Spherical coordinates are obtained by using
polar coordinates in a plane, adding a
vertical axis perpendicular to the plane passing through the
pole, and assigning a positive direction to it. The first coordinate
of any point P is the distance rho of P from the pole O. The second
coordinate of P is the angle theta from the polar axis to the
projection of OP into the plane. The third coordinate of P is the
angle phi between that positive part of the vertical axis and the line
segment OP. If P = O, then rho = 0 and any values of theta and phi can
be used. This gives the three coordinates (rho,theta,phi) of any
To transform from rectangular Cartesian coordinates (x,y,z) to
spherical ones and back, use the following formulas:
x = rho cos(theta)sin(phi),
y = rho sin(theta)sin(phi),
z = rho cos(phi),
rho = ±sqrt(x2+y2+z2),
theta = arctan(y/x),
phi = arccos(z/sqrt[x2+y2+z2]).
The value of phi is usually chosen in the interval between 0 and Pi,
inclusive. The sign of rho is determined by which of the values of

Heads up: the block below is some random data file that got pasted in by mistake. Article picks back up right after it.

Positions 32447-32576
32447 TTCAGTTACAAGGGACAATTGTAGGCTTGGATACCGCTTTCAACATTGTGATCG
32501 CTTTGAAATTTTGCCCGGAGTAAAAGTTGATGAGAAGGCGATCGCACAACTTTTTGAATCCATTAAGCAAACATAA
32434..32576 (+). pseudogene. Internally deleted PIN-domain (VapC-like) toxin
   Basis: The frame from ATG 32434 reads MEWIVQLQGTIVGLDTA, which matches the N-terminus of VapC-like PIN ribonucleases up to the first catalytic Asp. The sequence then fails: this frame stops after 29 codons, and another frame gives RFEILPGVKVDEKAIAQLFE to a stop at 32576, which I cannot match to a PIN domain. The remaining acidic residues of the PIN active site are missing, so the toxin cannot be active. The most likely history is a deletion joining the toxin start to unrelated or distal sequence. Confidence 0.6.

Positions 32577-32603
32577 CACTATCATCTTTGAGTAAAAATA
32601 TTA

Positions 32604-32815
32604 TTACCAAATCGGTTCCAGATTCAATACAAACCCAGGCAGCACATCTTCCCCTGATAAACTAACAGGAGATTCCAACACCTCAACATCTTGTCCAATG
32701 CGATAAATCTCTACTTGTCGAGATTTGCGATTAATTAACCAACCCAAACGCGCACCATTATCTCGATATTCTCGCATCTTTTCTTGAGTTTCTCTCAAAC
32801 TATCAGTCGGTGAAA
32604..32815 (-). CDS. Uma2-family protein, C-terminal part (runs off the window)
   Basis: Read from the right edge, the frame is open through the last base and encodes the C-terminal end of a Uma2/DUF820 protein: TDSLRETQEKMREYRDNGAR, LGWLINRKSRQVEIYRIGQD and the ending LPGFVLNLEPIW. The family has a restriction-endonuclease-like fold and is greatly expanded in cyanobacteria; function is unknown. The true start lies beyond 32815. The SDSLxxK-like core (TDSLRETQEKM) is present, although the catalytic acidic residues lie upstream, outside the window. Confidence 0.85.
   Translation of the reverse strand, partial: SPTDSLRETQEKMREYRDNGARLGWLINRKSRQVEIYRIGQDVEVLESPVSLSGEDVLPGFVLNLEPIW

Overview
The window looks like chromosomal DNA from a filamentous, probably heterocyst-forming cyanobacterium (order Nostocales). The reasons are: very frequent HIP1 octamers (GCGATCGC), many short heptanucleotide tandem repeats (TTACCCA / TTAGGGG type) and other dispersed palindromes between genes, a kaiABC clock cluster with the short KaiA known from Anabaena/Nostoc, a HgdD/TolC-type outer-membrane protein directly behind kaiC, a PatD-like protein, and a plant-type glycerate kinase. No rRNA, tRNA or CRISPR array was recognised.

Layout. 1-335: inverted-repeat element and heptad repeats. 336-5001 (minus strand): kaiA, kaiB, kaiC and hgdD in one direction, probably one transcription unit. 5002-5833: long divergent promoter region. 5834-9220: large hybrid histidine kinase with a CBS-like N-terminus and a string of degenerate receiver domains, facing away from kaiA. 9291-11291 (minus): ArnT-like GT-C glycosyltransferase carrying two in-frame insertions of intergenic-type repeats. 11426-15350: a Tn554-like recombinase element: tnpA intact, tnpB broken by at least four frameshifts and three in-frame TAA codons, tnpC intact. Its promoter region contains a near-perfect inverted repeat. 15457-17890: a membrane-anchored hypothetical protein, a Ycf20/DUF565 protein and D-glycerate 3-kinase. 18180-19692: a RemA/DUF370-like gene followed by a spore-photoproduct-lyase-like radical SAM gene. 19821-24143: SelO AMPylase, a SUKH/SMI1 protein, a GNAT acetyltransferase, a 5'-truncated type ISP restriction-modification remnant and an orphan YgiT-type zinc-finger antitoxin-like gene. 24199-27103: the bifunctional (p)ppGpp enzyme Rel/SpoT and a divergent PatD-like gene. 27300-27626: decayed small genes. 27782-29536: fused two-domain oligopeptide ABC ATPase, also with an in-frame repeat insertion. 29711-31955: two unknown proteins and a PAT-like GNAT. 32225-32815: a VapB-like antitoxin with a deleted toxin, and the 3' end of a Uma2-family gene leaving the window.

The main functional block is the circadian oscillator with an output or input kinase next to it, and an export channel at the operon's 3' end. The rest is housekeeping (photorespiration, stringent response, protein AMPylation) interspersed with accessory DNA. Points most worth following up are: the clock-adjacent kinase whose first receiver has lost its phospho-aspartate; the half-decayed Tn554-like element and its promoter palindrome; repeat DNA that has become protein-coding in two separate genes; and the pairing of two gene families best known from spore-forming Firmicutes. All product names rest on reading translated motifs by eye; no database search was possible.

the arctangent function is chosen:
| Sign of x
|| Sign of y
|| Quadrant of theta
|| Sign of r |
The quadrant of theta can always be chosen to make rho positive, if it
is so desired.
The most common use for spherical coordinates is in situations where
a function has values that are spherically symmetrical; that is,
where they depend only on the distance rho from the origin.
- The equation of a sphere of radius R and center at the origin is
rho = R.
- The equation of a right circular cone with vertex at the origin is
phi = Arctan(m).
- The equation of a right circular cylinder with radius R and axis
the line phi = 0 is
rho = R csc(phi).
Sometimes a change from rectangular to spherical coordinates makes
computing difficult multiple integrals simpler.